The clinical relevance of multiple DPYD polymorphisms on patients candidate for fluoropyrimidine based-chemotherapy. An Italian case-control study

Francesco Iachetta, Candida Bonelli, Alessandra Romagnani, Raffaella Zamponi, Lorenzo Tofani, Enrico Farnetti, Davide Nicoli, Angela Damato, Maria Banzi, Bruno Casali, Carmine Pinto

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Background: Deleterious polymorphisms in the gene encoding DPD (DPYD) may result in severe reduction of DPD enzymatic activity that causes life-threatening toxicities when the standard dose of fluorouracil is used. The best panel of single-nucleotide polymorphism (SNPs) of DPYD is not well defined. Methods: In 2011, we began screening DPYD*2A in patients candidate for fluoropyrimidine-based chemotherapy. We planned a case-control study with all cases of DPYD*2A wild type who developed toxicity ≥G3 and with a cohort of patients who did not present severe toxicities. Then, we tested the additional SNPs: c.2846A>T, c.1679T>G, c.2194G>A. Results: From 2011 to 2016, we screened 1827 patients for DPD deficiency; of those, 31 subjects (1.7%) showed DPYD*2A SNP. We selected 146 subjects who developed severe toxicities (Cases) and 220 patients who experienced no or mild toxicities (Controls); 53 patients carried one of the additional SNPs: 35 subjects (66%) fell into the Cases and 18 (34%) into the Controls (p < 0.0001). c.2194G>A was the most frequent SNP (12.5%) and showed a correlation with neutropenia. We confirmed that c.2846A>T and c.1679T>G were related to various toxicities. Conclusions: The additional DPYD polymorphisms could enhance the prevention of fluoropyrimidine toxicity. c.2194G>A is the most frequent polymorphism and it was found to be associated with neutropenia.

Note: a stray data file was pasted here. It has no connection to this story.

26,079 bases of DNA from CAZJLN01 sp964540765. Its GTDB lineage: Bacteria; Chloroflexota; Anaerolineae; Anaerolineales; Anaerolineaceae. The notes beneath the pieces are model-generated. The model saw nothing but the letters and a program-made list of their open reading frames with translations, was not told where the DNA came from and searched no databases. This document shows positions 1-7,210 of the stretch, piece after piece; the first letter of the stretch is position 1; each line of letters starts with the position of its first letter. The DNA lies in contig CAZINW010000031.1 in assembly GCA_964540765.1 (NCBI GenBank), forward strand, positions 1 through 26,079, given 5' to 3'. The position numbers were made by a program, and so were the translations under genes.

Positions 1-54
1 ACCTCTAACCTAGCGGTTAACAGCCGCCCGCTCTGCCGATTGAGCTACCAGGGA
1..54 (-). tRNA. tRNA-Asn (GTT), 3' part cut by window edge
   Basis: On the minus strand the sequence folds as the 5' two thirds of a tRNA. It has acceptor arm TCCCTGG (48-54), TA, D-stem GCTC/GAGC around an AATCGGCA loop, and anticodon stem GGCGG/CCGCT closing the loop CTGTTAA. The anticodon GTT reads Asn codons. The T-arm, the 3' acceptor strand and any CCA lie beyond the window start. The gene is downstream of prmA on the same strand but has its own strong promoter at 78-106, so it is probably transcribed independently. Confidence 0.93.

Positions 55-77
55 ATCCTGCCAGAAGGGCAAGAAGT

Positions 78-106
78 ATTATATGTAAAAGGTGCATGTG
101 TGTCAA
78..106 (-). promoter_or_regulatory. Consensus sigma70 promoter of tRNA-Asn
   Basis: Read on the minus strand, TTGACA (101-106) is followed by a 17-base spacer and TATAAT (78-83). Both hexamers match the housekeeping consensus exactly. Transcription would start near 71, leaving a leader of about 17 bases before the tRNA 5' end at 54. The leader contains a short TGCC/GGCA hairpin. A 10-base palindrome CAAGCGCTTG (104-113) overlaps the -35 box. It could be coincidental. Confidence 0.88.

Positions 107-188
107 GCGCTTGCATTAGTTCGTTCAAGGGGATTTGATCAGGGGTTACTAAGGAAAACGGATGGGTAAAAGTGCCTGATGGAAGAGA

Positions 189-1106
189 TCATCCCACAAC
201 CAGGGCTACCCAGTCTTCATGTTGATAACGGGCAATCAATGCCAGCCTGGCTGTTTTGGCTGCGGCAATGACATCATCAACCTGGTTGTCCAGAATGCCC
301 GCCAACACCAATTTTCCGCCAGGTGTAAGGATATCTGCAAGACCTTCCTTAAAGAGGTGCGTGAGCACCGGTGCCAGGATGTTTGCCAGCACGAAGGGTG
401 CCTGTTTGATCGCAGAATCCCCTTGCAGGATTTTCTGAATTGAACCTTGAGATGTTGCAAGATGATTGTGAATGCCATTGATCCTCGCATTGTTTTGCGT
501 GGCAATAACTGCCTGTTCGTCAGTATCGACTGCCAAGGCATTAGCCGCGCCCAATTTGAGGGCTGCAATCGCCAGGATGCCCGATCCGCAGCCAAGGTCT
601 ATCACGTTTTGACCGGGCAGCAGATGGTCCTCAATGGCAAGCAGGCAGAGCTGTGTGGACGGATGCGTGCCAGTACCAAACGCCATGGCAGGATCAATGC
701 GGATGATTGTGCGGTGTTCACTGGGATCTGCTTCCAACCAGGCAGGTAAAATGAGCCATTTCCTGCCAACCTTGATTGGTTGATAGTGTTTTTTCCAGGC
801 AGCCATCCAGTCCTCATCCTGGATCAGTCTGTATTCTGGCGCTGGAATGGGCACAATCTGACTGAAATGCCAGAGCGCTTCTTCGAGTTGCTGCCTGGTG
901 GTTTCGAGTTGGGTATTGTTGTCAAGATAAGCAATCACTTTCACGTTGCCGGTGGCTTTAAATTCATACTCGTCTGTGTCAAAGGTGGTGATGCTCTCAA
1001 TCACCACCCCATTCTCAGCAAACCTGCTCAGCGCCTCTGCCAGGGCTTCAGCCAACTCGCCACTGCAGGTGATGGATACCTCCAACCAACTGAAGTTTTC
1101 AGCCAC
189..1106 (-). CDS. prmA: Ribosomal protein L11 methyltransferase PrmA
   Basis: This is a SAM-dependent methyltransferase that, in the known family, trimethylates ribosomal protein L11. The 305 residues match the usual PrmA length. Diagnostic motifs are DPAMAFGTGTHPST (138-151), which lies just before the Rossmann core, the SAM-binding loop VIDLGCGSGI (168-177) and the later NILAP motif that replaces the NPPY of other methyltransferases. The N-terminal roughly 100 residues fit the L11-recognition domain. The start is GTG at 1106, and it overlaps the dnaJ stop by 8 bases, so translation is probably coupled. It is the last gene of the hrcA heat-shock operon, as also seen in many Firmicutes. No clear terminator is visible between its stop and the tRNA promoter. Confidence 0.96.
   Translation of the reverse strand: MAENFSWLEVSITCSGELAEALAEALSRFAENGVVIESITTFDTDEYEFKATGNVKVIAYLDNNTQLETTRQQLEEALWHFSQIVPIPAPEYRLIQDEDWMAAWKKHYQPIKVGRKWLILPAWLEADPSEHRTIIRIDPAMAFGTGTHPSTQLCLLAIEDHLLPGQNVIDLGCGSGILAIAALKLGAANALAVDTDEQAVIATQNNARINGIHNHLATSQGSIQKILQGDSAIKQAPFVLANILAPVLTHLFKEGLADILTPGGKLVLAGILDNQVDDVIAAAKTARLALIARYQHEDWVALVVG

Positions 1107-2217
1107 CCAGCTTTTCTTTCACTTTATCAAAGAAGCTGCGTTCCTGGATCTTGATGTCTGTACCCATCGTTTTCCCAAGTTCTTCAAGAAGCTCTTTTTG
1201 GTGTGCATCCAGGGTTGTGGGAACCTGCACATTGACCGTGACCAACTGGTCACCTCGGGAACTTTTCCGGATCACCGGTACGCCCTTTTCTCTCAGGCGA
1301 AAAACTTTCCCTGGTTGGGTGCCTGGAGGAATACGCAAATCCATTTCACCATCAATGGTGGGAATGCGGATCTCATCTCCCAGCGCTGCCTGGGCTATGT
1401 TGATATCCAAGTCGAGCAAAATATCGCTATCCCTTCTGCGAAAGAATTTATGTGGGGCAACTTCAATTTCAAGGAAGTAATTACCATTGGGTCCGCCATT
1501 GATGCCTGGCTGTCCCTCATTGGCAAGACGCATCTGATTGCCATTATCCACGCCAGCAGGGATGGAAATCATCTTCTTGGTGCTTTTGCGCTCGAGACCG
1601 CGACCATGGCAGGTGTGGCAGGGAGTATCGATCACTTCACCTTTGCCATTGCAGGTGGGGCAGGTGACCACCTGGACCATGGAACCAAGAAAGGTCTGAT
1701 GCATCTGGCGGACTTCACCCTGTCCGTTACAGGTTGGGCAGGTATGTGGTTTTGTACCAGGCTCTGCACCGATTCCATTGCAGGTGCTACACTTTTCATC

Original languageEnglish
Pages (from-to)834-839
Number of pages6
JournalBritish Journal of Cancer
Issue number8
Publication statusPublished - Apr 16 2019


ASJC Scopus subject areas

  • Oncology
  • Cancer Research

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